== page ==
IT resellers need to be agile in a cloud-first market
With businesses accelerating their cloud and digital strategies in order to remain operational, IT value-added resellers (VARs) and consulting firms are also under pressure to reinvent themselves as cloud-first entities.
To do this, they must adopt new commercial models and sales practices, says PJ Bishop, VP: Services for Africa and Middle East at Sage.
Bishop says forward-thinking IT resellers started to position themselves in a market increasingly dominated by cloud and SaaS several years ago. The ones who had not started this transition before the pandemic found themselves needing to do so rapidly.
“Each reseller needs to relook its revenue models and skills to keep pace with the transition to the cloud. This will include expanding the focus beyond the initial sale to build customer value over a longer-term relationship and using metrics such as customer satisfaction and annual recurring revenue to measure performance,” says Bishop.
He adds that resellers will need to find new ways to add value and set themselves apart to regain the traditional revenues stream that were lost when software licence deals fell away and were replaced with recurring, subscription-based revenues.
“Ways they could set themselves apart in the market include building new products or services or collaborating with other organisations to deliver complementary offerings and skills.”
In the past, IT resellers depended heavily on face-to-face interactions to drive sales and customer experience. However, when social distancing and lockdowns drove buyers and sellers online, the customer journey in the B2B world became increasingly digital.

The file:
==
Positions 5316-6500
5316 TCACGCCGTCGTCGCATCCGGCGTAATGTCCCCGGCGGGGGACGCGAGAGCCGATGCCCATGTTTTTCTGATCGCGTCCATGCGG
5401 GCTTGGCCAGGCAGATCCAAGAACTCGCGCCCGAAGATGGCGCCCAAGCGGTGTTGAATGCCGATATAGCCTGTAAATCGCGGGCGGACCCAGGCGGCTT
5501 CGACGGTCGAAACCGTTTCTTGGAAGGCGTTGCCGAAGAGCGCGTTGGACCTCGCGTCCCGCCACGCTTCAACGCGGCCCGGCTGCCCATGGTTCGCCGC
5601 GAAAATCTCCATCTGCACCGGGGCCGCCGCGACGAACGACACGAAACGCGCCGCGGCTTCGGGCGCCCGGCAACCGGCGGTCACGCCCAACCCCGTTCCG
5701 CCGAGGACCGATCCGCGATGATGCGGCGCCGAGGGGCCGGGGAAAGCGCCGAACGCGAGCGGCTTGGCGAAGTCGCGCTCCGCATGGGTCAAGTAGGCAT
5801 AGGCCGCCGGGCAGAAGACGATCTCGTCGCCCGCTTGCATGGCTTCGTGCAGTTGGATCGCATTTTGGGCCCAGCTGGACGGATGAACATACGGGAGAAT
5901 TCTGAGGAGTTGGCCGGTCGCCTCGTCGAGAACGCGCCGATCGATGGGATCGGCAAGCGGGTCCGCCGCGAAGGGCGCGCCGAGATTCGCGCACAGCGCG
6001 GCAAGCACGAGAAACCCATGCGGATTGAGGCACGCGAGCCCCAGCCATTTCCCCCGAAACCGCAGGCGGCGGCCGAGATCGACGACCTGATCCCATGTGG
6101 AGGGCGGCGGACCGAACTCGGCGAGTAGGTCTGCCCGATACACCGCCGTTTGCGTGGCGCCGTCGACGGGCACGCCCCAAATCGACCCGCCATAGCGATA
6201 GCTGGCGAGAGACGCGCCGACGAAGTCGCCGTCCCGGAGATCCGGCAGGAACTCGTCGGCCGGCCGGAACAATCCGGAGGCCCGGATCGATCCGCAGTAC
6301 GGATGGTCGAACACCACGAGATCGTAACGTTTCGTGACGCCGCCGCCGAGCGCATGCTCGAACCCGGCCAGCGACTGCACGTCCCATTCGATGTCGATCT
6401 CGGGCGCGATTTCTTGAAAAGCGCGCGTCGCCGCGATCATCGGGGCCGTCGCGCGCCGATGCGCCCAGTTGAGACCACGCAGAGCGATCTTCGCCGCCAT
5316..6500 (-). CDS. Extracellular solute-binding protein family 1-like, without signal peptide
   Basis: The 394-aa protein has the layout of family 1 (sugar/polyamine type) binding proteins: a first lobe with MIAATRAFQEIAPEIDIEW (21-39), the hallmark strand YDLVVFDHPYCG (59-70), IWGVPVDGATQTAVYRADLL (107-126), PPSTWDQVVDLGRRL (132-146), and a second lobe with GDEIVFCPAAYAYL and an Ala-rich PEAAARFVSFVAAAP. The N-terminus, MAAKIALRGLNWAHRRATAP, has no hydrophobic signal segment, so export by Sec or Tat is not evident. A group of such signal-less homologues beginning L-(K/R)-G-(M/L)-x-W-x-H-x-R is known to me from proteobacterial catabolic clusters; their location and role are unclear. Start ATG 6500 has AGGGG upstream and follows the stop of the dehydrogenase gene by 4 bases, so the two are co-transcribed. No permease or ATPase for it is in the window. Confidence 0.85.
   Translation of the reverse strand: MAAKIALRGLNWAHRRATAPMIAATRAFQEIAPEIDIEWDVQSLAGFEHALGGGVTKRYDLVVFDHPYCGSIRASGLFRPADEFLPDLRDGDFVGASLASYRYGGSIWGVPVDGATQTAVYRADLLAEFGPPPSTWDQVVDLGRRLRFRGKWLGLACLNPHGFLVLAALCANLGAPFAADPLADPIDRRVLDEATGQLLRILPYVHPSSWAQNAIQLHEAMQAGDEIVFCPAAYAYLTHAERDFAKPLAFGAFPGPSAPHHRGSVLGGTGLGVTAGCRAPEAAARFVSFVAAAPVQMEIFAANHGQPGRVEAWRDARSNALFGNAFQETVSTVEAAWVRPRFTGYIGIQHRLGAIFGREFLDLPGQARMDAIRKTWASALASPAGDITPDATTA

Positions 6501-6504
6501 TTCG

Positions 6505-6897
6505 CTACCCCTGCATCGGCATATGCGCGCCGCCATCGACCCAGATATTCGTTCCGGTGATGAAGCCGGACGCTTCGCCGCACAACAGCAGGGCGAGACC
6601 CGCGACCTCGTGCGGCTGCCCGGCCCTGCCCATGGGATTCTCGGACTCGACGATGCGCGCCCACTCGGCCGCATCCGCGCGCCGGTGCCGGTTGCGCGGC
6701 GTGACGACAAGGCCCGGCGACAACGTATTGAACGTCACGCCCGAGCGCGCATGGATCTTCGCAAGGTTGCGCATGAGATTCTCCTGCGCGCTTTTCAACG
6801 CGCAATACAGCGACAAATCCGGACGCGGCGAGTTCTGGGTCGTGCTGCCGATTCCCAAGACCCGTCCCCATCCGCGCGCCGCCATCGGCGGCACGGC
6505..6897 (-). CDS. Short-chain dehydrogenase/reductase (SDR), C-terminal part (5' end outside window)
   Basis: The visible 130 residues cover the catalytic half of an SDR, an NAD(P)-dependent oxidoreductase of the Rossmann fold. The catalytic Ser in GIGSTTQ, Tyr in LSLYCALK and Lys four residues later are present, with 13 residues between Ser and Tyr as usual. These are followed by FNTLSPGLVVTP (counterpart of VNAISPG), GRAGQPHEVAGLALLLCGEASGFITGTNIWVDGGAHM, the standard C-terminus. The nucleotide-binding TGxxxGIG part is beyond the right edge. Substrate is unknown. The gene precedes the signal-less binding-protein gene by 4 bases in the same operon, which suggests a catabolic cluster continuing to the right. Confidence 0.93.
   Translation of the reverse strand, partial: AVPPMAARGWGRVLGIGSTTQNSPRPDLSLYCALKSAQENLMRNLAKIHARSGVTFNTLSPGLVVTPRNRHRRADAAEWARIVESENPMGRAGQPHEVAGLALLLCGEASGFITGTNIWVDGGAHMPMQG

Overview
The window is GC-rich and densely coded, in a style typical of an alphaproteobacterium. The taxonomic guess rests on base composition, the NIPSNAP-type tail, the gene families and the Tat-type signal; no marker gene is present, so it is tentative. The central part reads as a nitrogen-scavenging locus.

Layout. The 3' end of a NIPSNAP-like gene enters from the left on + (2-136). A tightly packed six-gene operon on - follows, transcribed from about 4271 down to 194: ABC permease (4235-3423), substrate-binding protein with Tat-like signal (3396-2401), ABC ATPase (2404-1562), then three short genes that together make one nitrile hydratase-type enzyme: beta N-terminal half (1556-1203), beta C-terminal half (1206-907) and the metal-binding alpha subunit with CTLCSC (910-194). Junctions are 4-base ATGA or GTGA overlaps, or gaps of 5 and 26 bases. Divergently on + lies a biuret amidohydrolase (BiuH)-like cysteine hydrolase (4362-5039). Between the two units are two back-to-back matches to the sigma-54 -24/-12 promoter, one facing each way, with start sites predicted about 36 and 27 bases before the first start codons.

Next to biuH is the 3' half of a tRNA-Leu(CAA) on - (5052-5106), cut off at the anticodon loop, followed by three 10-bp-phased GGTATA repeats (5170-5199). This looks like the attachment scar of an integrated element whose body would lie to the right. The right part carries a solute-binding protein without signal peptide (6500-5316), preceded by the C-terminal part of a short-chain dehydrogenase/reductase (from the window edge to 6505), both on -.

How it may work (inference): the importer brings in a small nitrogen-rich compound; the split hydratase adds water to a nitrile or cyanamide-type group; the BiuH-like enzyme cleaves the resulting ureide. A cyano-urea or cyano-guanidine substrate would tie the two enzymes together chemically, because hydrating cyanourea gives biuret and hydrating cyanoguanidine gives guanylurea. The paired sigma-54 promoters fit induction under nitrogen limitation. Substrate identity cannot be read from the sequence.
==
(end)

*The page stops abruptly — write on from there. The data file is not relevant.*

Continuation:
Moving support online
According to Bishop, resellers are moving more of their customer support and engagement online, and perfecting digital experiences should become a key focus. Resellers must become truly customer-centric, and they cannot do this without properly understanding their customers.
“It’s also about using data to understand what customers need and providing them with personalised, consistent experiences across multiple touchpoints and channels. Resellers should be visible through all digital channels, including search and social rather than only on legacy billboards, newspapers or at events.”
He says resellers are relevant in the cloud era because they are the human face of most vendors’ business, the first line of support, and an extended salesforce. Instead of cutting them out, the pivot to the cloud has created more opportunities for channel partners to add value. Sage, for one, still does most of its business through accountants, resellers and consulting partners.
Bringing the right skills
He believes that resellers have a critical role to play in the scale-up and mid-sized enterprise space, and organisations in these sectors are increasingly adopting technologies such as automation and analytics to grow.
To succeed in this segment, the channel needs to bring business consulting and technical skills to the party, because their customers want advice about digital transformation and enhancing their business process – plus the necessary competence to oversee implementation and integration.
Bishop says resellers need to keep assessing whether their value proposition is still valid for the customers they serve.
“They need to roll with the punches and take an agile approach to the go-to-market strategy. New ways of work and work-from-home policies are going to create different behaviours. Channel partners who listen to their customers and adopt a customer-centric approach, coupled with their agility to change the way they go to market, will thrive,” he ends.